Yes, right there on line 2548 is where I think I need to add a hook in. Does that seem right to you?
— Developer asking a remote team about one of their many giant classes over WebEx.
I just really feel like I should do some cleaning up while I’m in there changing the code.
— A Developer Working on a Legacy Code Base
The rewards of management can take a long time to recognize, but I heard this gem a while back. The developer was bothered by the state of the legacy code he was working with and really wanted to do some cleanup. Usual issue–almost no tests in place, plenty of nasty EJB dependencies and hard to test. For now he’s doing simple refactorings like renaming variables, extracting methods, and just deleting old commented out code.
It can take a while to convince a developer that it’s worth the effort to do some cleanup when working with legacy code. Many times it seems overwhelming to bother with changes. It’s a mess and not worth fixing. Then they reach the point where they’re not willing to just deal with patching up the problem. Every time they touch the code they make small improvements. This is how you wrangle in a nasty legacy codebase and make it workable and maintainable for the long haul.
I posted a little while ago about IDE choice based on a developer having to use IntelliJ in secret because his shop mandated all developers must use Eclipse at all times. To avoid this sort of situation I pointed out that you should always have an automated build that has no IDE dependencies. Chances are if you have that no one can argue that you must use one particular IDE.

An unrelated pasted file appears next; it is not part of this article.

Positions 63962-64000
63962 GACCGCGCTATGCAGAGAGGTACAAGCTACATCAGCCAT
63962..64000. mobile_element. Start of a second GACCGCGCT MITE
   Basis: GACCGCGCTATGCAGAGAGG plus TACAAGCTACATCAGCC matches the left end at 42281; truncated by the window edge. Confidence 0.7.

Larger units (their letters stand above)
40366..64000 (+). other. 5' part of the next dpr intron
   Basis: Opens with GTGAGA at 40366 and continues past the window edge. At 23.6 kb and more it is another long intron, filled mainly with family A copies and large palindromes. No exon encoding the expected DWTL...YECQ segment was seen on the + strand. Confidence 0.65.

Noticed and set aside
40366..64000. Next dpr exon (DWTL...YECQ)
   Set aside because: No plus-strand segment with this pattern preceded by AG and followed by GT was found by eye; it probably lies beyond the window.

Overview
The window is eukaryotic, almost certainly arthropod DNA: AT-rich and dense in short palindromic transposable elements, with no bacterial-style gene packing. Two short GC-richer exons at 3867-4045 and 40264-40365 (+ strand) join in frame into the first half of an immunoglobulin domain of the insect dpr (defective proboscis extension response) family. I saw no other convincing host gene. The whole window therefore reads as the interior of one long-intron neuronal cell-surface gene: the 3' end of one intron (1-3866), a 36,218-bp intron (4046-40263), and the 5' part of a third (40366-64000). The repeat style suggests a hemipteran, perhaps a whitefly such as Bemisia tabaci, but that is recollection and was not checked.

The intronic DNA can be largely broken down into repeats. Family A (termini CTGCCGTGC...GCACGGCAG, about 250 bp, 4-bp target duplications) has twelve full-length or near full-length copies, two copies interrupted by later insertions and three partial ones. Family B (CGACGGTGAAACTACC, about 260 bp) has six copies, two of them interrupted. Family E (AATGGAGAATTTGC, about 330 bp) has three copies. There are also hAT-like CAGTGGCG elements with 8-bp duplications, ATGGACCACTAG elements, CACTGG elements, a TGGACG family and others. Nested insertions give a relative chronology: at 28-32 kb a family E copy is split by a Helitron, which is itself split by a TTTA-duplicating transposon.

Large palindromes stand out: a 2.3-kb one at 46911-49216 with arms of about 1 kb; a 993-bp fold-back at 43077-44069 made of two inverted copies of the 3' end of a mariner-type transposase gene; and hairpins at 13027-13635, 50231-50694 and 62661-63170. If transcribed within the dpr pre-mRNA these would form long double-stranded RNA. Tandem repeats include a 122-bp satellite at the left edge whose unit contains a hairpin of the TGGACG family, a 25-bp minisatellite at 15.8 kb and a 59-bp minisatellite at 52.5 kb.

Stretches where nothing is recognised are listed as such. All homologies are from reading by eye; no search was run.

Then there’s the second option:
Then there’s the shops that believe everything must be standardized. Avoid these standardization-happy shops.
Apparently the developer went with the second option and is looking to be successful elsewhere.
Struts is beating down the JSF challenge at least according to the metrics(comparing downloads can be a spotty exercise) Matt Raible comes up with for downloads:
- Struts: ~340,000 per month
- Spring: ~80,000 per month
- Hibernate: ~80,000 per month
- MyFaces: ~12,000 per month
- Tapesty: ~12,000 per month
- Wicket: ~10,000 per month
Comparing downloads can be a spotty exercise, but Matt summarizes:
Sorry JSF, you appear to be losing. Badly.
I’m still scratching my head a little. I”m not raving fan of JSF, but anecdotal evidence that I’ve seen is that about 30-40% of the shops I hear about in our region are using JSF. JSF backlash is common, but since it’s part of the J2EE spec corporate shops just migrated over to it. JSF promises a shining component castle on the hill to corporate IT.
I’m favoring Wicket in the Java web frameworks, but we’re still a JSF shop in the office with some support for legacy classic Struts projects. The Ruby world is so easy, one major web framework.
In seeing if my post on installing Deploying Rails to Tomcat as a WAR I came across an issue with running rails under JRuby 1.0 and ActiveRecord-JDBC 0.4.
First off you still have to run the following command because the rails script file is still not set to be executable:
In addition I had to change the top shebang line of the script after I got this error:
$ rails --version
/Applications/jruby-1.0/bin/rails: line 9: require: command not found
/Applications/jruby-1.0/bin/rails: line 10: version: command not found
/Applications/jruby-1.0/bin/rails: line 11: syntax error near unexpected token `('
/Applications/jruby-1.0/bin/rails: line 11: `if ARGV.first =~ /^_(.*)_$/ and Gem::Version.correct? $1 then'
I found the fix here, but you just change the top shebang line from: